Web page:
About Me

Image of Joseph Devon, author of top urban fantasy booksI have no idea what that picture is all about. But I only have like three shots of me and in most I look like a donkey, so I went with this one.

I’ve been working on this “About Me” page for about 30 years now. And it’s still not done. For some reason writing about myself is horribly difficult. I can write you a 10,000 word long lie without really breaking a sweat, but ask me for 400 words about myself and I hide under my bed. It’s dusty under there.

Anyway, here goes.

I was born, so I’m told, in northern New Jersey. Growing up I was inundated with metal. This was brought about by the fact that my family owned a scrap yard in the Ironbound section of lovely Newark, New Jersey. Through basic osmosis I came to understand how tin is made, what rerolling rail is, and the price of bare-bright copper by the time I was eight. Other kids grew up playing with Tonka trucks; I grew up with the real thing.

In high school I gravitated towards…Earth. I wound up taking Latin as a foreign language due to a coin toss on my first day of school. I didn’t realize it at the time, but this choice would lead me deeper and deeper into the language and culture of ancient Rome. (That really sounded a lot cooler in my head.)

Their stories, legends, myths and tall tales stick with me to this day. All of this learning of a dead language culminated in my reading most of the Aeneid in its original Latin. Then, it was torture. Now it seems a blessing. I couldn’t tell you the third person plural verb form of my left foot at the moment, but to this day I can still recite the opening lines of the Aeneid. (Ladies, start your swooning!). Something about scrutinizing literature that closely while translating and paying incredible attention to the detail of every word made that story, and the art behind it, come alive to me in a way no other book had. English class became much more interesting after that.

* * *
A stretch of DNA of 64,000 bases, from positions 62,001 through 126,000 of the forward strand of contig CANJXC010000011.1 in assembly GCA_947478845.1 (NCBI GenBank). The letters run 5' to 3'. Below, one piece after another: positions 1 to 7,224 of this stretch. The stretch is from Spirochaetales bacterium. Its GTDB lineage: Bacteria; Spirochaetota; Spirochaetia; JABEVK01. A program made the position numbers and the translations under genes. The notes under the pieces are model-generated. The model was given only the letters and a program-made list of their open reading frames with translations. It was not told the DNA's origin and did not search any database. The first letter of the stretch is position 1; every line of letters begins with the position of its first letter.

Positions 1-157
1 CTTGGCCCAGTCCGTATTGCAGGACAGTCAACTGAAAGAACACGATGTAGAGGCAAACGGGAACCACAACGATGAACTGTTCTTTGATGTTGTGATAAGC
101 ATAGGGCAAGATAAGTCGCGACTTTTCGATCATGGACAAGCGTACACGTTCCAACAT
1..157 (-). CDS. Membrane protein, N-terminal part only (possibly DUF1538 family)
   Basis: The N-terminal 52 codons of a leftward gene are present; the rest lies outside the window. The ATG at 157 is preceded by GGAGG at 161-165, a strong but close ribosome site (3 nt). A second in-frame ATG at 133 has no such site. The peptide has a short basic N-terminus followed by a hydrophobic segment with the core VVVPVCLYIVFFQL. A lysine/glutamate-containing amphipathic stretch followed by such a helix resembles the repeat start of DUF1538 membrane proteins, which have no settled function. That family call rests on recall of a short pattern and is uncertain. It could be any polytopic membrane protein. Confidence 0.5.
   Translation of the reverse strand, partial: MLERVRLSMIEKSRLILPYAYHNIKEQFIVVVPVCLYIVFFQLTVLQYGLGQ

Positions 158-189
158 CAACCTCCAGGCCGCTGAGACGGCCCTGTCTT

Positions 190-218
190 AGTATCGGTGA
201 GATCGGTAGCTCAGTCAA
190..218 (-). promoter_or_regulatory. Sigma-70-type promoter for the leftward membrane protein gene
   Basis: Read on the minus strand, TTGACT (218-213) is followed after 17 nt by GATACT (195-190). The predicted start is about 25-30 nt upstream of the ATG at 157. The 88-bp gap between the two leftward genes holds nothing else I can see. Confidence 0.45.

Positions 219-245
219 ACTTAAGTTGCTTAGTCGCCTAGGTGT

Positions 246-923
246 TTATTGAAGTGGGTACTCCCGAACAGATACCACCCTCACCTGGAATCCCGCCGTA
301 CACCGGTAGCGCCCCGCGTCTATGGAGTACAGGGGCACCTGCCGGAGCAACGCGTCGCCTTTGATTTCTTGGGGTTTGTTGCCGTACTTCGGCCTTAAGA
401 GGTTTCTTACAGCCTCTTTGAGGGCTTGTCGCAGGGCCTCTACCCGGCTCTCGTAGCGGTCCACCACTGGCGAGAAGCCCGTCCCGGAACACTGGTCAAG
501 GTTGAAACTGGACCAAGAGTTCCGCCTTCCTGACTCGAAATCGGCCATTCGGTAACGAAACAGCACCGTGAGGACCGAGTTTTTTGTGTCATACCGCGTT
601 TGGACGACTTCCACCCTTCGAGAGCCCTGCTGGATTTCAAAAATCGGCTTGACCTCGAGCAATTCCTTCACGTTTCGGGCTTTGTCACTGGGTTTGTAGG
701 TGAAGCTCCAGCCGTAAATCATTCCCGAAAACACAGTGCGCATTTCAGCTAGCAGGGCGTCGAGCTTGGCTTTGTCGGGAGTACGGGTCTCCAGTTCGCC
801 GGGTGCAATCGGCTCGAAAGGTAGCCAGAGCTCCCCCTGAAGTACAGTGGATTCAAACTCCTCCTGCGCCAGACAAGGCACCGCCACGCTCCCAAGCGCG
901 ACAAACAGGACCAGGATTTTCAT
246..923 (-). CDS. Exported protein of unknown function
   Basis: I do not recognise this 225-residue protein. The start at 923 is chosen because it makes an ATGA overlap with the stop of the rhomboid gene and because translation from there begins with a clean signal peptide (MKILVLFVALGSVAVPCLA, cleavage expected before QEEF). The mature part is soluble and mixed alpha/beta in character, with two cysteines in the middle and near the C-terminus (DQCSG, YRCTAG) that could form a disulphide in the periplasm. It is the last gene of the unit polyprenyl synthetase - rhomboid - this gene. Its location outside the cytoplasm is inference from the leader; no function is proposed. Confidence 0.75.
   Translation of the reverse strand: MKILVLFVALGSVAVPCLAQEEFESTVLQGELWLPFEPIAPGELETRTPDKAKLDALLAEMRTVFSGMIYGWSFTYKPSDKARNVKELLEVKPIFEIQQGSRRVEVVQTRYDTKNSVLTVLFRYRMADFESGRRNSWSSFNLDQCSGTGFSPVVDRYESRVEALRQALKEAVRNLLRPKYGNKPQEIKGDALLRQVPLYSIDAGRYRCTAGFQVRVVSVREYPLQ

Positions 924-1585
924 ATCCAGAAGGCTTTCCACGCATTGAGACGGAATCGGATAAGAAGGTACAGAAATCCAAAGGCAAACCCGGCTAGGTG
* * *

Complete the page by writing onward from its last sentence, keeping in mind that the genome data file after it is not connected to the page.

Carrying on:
In college I majored in English with a concentration in Creative Writing. I was the only sophomore accepted for an Advanced Creative Writing class. School and I had some issues, though, and a lot of my class time was spent staring out of, or climbing out of, windows. I began writing my first book during these years about a road trip across the US I made with some friends, and I made a deal with myself to have it finished before graduation. Both finishing the book and graduating came right down to the wire. Nobody should have to take Anthropology twice. Nobody.

After college I moved to New York and self published my first book. For a while nothing happened. My book wasn’t selling, I had no money and wasn’t doing such a great job of finding work.

Then came the terrorist attacks of September 11th. After the towers fell I, like everyone I knew, desperately wanted to do something, anything, to help out or pitch in. Since I had a background in scrap I made contact with one of the subcontractors at Ground Zero to see if there was any need for an extra pair of hands that could wield a cutting torch. I found myself working as a Truck Checker on the twelve hour night shift at one of two offloading sites just north of Ground Zero. Then, through a strange array of circumstances, I wound up as the Swing Shift Supervisor for both offloading sites. Basically this meant that I would bounce back and forth between the day shift and the night shift from one site to the other; when I was on duty the permanent Supervisor would have the day off. It was weird. For any number of reasons. I was a twenty-three year old English Major supervising a twelve hour night shift of Dock Builders, Operating Engineers and Oilers offloading steel and debris from the World Trade Towers into barges floating on the Hudson. I’d be remiss if I didn’t mention two things here.